Scalable document management is handy when accommodating changing numbers of documents, users and locations. But it takes on extra significance when a professionally diverse and geographically dispersed group of people use the technology for litigation support and e-discovery as part of legal proceedings.
In the legal arena, document management is all about protecting, preserving and controlling access to any information that might be introduced as evidence in a court case. As different people engage with the material at different times, for different purposes and possibly from different locations, a dynamically scalable document management program becomes a key to success. And the ability to find and deliver specific items in a timely fashion is always paramount.
You got to know when to hold ’em
E-discovery is short for electronic discovery, which is the process of identifying information that might be relevant to a legal action. Centered on electronically stored information, it encompasses documents, records, emails, instant messaging chats, accounting databases, image files and more.
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The e-discovery process typically begins with the placing of a legal “hold” on the information
identified as relevant to the case at hand. This means an organization’s usual document and records
management policies do not apply to that specific information, especially those related to the
disposition or destruction of records. The goal here is to ensure that the information remains
available and accessible during the proceedings and enable organizations to add discovery-related meta tags to
documents and other items so they can be readily found again as the case unfolds.
This is but the first in a long list of ways that meta tagging is important in the context of e-discovery and litigation support. Document management aficionados are certainly familiar with the practice’s general ability to facilitate enterprise search and retrieval. But properly applying meta tags for legal purposes can open doors to faster processing and dramatically lowered expenses.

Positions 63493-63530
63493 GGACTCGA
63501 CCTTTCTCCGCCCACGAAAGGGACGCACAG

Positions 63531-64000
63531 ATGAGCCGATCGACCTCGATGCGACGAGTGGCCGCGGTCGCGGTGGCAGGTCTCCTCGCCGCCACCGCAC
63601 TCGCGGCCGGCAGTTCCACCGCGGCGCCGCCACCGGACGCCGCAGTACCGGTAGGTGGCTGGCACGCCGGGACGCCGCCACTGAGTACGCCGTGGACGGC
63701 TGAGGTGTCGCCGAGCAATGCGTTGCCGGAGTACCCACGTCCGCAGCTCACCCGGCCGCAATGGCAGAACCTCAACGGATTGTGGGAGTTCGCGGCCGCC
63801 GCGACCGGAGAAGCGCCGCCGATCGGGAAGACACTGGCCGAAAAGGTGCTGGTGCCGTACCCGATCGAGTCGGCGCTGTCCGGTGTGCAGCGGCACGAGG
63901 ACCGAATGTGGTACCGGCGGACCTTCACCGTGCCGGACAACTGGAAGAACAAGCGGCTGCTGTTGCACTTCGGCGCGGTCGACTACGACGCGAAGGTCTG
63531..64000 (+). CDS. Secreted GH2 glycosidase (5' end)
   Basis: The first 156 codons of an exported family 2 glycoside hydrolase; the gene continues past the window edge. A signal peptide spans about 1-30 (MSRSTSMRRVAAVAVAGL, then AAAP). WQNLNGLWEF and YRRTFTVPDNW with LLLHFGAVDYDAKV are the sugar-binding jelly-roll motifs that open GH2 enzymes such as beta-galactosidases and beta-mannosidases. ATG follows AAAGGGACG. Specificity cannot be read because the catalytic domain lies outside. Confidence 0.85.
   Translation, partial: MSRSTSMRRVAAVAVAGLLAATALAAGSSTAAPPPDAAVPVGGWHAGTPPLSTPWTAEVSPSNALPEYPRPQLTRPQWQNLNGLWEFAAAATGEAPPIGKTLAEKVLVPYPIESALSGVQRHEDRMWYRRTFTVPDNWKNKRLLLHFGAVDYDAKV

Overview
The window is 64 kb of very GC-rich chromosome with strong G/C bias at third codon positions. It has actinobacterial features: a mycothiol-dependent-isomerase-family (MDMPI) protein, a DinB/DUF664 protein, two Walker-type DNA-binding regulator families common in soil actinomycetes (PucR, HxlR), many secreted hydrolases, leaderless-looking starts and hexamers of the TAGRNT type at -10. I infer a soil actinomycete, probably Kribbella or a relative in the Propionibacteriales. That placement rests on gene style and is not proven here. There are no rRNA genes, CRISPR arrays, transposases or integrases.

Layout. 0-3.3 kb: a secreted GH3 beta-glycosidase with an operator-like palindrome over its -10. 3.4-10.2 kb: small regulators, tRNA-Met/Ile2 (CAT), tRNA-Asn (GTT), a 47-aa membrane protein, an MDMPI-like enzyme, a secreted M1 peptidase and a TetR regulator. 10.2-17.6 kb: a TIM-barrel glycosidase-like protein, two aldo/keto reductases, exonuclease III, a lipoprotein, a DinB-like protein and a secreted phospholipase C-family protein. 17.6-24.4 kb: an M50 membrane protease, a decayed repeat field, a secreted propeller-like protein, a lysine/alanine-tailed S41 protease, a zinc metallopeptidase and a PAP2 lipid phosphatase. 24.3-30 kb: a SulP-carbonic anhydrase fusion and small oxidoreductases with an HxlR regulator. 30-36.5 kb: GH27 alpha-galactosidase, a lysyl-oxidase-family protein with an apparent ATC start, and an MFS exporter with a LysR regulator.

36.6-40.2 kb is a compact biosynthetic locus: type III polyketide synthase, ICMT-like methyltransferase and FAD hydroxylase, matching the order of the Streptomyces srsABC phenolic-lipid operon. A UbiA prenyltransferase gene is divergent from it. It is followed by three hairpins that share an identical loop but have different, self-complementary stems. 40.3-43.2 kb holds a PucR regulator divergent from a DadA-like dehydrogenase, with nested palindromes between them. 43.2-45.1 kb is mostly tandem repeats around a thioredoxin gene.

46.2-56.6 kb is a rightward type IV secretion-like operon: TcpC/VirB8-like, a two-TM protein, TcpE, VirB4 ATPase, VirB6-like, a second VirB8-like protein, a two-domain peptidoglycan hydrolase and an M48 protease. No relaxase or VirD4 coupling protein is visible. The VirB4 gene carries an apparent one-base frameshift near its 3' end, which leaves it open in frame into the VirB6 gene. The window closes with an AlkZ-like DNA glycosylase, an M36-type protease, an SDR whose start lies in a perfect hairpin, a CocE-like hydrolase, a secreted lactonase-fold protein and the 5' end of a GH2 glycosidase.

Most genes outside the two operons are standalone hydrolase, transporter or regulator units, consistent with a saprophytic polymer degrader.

Tag! You're it
A lot of the cost associated with legal proceedings has to do with the time that attorneys and paralegals spend poring over documents to find ones that can either help them make their case or mount an effective defense. If documents are properly tagged with information about who created them, which departments they belong to, what the nature of their content is and who they’ve been routed to in an organization, automated enterprise search mechanisms can be used to find and retrieve the appropriate documents, saving significant amounts of time for users.
To take it further, metadata can be entered to control who has access to these documents by indicating which departments, positions or employees are authorized to view them. Metadata’s ability to capture information about file and system activity also can be used as the basis of alert functions that are activated at the first sign of unauthorized use or tampering. While that capability is always important for effective document management, it is especially critical in distributed environments where, say, outside expert witnesses can remotely log in to systems to view the evidence they will be testifying about. When there are numerous witnesses or other external parties involved, the ability to scale the alerting functionality is equally fundamental so that the proper protections will be applied and the appropriate audit trails will be captured.
Show me the money
Pointing out the cost issues is important because the risk of having to spend lots of money on a legal defense turns out to be more of a motivator for e-discovery and litigation support programs in document management initiatives than improving an organization’s ability to defend itself is. Properly managing the e-discovery process is simply a good business practice, and even a cursory review of some recent data from the New England chapter of the Association of Information and Image Management shows this to be true:
- E-discovery costs range from less than $1,000 per gigabyte of data to $2,000, depending on the level of detail required by the discovery order.
- Hourly costs for manual document review range from $250 to $500 internally and amount to perhaps $35 for the low-cost labor provided by outsourced services. And having large volumes of data to review means that expenses can skyrocket quickly.
Clearly, the prices for this kind of work can vary widely but still result in hefty bills to cover legal professionals’ time. To be sure, these costs are coming down as legal firms and service bureaus embrace document management technology and meta tagging themselves. But paying proper attention to e-discovery in organizations can limit the scope of the required work and boost efficiency, thus driving costs downward.
While enterprises can lower potential legal expenses even further by adopting scalable document management technology, it’s not just about protecting and defending themselves against litigation. Such tools can help organizations save time and effort in the normal course of business and improve the way they work. Why wait?
ABOUT THE AUTHOR
Steve Weissman provides guidance and professional training on content, process and information management. Weissman is president of the AIIM New England Chapter and principal consultant at Holly Group. He can be reached at firstname.lastname@example.org.
This was first published in July 2012